Get a kick out of the reaction to the big win. Also, are we seeing double, or were there two balls on the pitch at the same time?

Liam Gallagher, lead singer of the band Oasis, was one of many to tweet the line after the victory.

Since England now moves on to play Italy, Italian fans had a twist on the slogan, arguing that, “It’s coming to Rome.”

It wouldn’t be soccer (er, football) without controversy, and this game had some too. Raheem Sterling of England drew a penalty on a foul that, USA Today notes, “really didn’t look like a foul at all.” That led to the hashtag #DivingHome.

There also appeared to be two balls on the pitch at the time of the controversial penalty. Whoops. Some fans pointed out that when this same thing happened later in the match, play was stopped, but that didn’t happen earlier.

“England invented football so they can do what they want apparently,” said one Twitter user.

The game was played in London, and some tweets suggested that Queen Elizabeth II was working some royal magic with VAR, aka video assistant referees.

There’ll be plenty more social reaction come Sunday, when England meets Italy at noon PT at London’s Wembley Stadium.

Facebook eyes sports for its next push in online events

A pay-per-view-like option for sports leagues wouldn’t be out of the question, apparently.

The next sports event you watch may be on Facebook.

The social network launched its paid online events product last summer, inviting some people running Facebook pages to use tools designed to create, promote, host and monetize virtual live events. Since launch, event hosts have received 100% of revenue from ticket sales through Facebook Pay. However, that is set to expire in August, after which Facebook may take a cut.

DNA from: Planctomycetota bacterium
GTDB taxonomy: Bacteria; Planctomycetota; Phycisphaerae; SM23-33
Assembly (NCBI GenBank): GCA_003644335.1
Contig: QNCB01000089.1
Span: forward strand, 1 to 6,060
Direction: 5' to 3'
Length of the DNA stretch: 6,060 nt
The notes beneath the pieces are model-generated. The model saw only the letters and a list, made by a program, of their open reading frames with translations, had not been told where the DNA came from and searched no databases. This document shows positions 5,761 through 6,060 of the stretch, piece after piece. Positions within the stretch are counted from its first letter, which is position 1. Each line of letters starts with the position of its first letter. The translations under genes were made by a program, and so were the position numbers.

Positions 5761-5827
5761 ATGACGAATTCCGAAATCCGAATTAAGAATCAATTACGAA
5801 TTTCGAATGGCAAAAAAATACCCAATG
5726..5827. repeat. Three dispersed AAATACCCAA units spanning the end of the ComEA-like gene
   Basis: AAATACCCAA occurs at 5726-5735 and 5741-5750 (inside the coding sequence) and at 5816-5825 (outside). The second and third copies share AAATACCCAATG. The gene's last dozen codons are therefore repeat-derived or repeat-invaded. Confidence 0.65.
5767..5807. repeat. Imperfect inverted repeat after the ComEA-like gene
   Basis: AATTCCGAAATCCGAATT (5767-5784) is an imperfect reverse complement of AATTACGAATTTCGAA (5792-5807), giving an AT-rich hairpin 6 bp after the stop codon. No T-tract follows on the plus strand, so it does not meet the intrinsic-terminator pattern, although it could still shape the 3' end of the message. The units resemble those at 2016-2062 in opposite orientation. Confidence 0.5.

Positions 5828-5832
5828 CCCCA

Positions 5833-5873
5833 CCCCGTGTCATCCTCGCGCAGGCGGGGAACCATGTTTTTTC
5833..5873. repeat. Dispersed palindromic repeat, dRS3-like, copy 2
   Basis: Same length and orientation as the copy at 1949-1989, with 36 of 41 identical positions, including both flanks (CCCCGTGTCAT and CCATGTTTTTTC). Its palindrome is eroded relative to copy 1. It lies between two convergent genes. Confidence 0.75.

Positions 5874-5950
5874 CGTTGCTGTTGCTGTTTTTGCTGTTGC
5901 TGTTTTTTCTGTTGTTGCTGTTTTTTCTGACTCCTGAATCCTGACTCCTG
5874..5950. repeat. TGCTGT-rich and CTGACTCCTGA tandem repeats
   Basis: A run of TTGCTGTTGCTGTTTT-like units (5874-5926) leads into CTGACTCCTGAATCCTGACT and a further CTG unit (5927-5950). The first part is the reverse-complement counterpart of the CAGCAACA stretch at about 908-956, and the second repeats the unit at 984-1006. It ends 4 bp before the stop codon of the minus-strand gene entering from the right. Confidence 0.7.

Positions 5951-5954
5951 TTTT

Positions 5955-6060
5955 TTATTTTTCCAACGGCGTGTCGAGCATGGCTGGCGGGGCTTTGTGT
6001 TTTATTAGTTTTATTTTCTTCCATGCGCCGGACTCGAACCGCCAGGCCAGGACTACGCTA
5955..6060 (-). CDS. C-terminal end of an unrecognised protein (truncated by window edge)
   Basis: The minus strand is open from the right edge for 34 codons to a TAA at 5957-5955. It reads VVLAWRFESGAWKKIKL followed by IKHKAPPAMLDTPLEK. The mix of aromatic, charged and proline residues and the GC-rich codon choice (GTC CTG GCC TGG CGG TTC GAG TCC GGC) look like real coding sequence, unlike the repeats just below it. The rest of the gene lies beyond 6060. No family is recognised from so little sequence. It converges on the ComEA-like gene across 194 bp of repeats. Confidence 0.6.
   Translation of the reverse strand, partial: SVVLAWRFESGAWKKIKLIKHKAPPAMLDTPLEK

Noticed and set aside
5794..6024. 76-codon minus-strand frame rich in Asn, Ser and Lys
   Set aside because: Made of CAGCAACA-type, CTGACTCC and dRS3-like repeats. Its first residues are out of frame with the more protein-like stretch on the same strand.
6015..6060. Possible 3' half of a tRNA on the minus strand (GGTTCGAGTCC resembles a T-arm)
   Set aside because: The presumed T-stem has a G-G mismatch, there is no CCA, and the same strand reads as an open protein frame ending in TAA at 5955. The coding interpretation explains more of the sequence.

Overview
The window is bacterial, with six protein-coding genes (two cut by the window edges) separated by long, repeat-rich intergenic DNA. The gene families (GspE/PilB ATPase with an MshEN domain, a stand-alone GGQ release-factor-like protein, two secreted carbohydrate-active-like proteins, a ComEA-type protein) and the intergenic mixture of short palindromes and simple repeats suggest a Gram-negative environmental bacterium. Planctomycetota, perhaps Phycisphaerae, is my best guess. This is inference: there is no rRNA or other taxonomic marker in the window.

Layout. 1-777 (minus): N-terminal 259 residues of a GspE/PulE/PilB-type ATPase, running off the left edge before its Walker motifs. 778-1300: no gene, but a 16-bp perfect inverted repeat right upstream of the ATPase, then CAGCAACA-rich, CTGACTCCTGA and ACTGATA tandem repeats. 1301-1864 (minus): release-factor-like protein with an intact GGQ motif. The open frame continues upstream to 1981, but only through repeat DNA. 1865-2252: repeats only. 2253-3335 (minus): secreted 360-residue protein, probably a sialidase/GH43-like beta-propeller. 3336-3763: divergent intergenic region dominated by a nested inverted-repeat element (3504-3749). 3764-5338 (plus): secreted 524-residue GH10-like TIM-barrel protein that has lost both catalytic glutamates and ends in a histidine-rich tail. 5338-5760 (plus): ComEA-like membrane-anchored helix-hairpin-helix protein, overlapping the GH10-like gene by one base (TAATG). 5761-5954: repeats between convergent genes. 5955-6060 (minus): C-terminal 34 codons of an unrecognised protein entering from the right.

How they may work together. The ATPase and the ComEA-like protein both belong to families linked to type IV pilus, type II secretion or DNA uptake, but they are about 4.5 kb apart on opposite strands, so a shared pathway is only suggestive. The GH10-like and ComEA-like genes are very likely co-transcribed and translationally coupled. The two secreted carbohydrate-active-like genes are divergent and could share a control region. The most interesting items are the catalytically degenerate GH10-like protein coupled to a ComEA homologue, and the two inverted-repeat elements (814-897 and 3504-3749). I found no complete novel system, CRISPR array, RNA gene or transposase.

Facebook is reportedly targeting smaller leagues and sports events since the top sports leagues — such as the National Football League and National Basketball Association — are restricted by broadcast media rights. The social network sees potential for monetizing things outside of games, such as team practices or behind-the-scenes videos, Shaw told CNBC.

A Facebook spokesperson on Wednesday said the company’s paid online events feature is available to all publishers, and sports is one area where it’s being adopted.

Why Team USA’s Olympics face masks make them look like Batman villains

You can get your own version of the Bane-style mask, but it’ll cost you.

Team USA’s masks are made by Nike, and the specific style is called the Nike Venturer. While Team USA is wearing white masks, Nike is advertising black masks on its website. At $60, they’re not cheap, and they’re not yet available for purchase. A representative for Nike told CNET, “the mask will soon be available for consumers” but didn’t offer an exact date.

“The world is your stadium, but urban landscapes can bring grime to your game,” the online description reads. “Strap on Nike’s first performance mask of its kind made for optimal breathability. Designed for sport, built in nose cushion and chin insert helps it stay in place when you’re going hard.”

“The unique origami-inspired pleated design allows for optimal air flow and air volume within the lightweight, mesh mask,” Nike said in its statement. Origami, the art of paper folding, has a long history in Japan, which hosts this year’s Olympics.

Some social-media users felt the masks made wearers look like Bane, the creepy Batman villain, memorably played by Tom Hardy in 2012’s The Dark Knight Rises.

“You too can look like Bane on the medal stand of life with the Nike Venturer facemask for the low, low price of $60,” wrote one Twitter user.

Said another, “Team USA masks for the podium look like the medalists are about to close off Gotham’s bridges and become allies with darkness.”

Olympics watchers found plenty of other things to which they could compare the Team USA face mask, from dog muzzles to space shuttles to creepy cannibal Hannibal Lecter.

One person thought they kind of looked like dog muzzles.

“Who ever designed USA face mask is a really big dog lover and it shows,” wrote one Twitter user.

Whatever the mask looked like, opinions were mixed.